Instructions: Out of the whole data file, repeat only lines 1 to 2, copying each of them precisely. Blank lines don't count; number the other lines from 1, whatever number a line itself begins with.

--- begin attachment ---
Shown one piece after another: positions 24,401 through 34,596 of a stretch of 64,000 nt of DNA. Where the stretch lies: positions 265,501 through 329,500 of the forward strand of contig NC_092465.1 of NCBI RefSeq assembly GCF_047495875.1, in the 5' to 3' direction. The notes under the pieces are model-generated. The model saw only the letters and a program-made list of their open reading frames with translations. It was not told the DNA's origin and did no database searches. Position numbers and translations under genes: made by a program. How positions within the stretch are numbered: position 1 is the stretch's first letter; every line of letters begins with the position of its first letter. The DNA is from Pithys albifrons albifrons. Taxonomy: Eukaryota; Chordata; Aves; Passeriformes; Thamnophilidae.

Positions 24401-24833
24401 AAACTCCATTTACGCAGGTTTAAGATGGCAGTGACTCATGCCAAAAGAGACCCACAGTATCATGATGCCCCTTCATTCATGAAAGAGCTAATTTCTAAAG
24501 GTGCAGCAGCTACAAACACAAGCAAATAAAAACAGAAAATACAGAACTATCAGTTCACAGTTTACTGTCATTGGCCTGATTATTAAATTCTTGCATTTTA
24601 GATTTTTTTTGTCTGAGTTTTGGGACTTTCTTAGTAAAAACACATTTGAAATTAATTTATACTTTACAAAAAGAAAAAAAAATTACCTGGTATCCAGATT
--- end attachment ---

Shown one piece after another: positions 24,401 through 34,596 of a stretch of 64,000 nt of DNA. Where the stretch lies: positions 265,501 through 329,500 of the forward strand of contig NC_092465.1 of NCBI RefSeq assembly GCF_047495875.1, in the 5' to 3' direction. The notes under the pieces are model-generated. The model saw only the letters and a program-made list of their open reading frames with translations. It was not told the DNA's origin and did no database searches. Position numbers and translations under genes: made by a program. How positions within the stretch are numbered: position 1 is the stretch's first letter; every line of letters begins with the position of its first letter. The DNA is from Pithys albifrons albifrons. Taxonomy: Eukaryota; Chordata; Aves; Passeriformes; Thamnophilidae.

Positions 24401-24833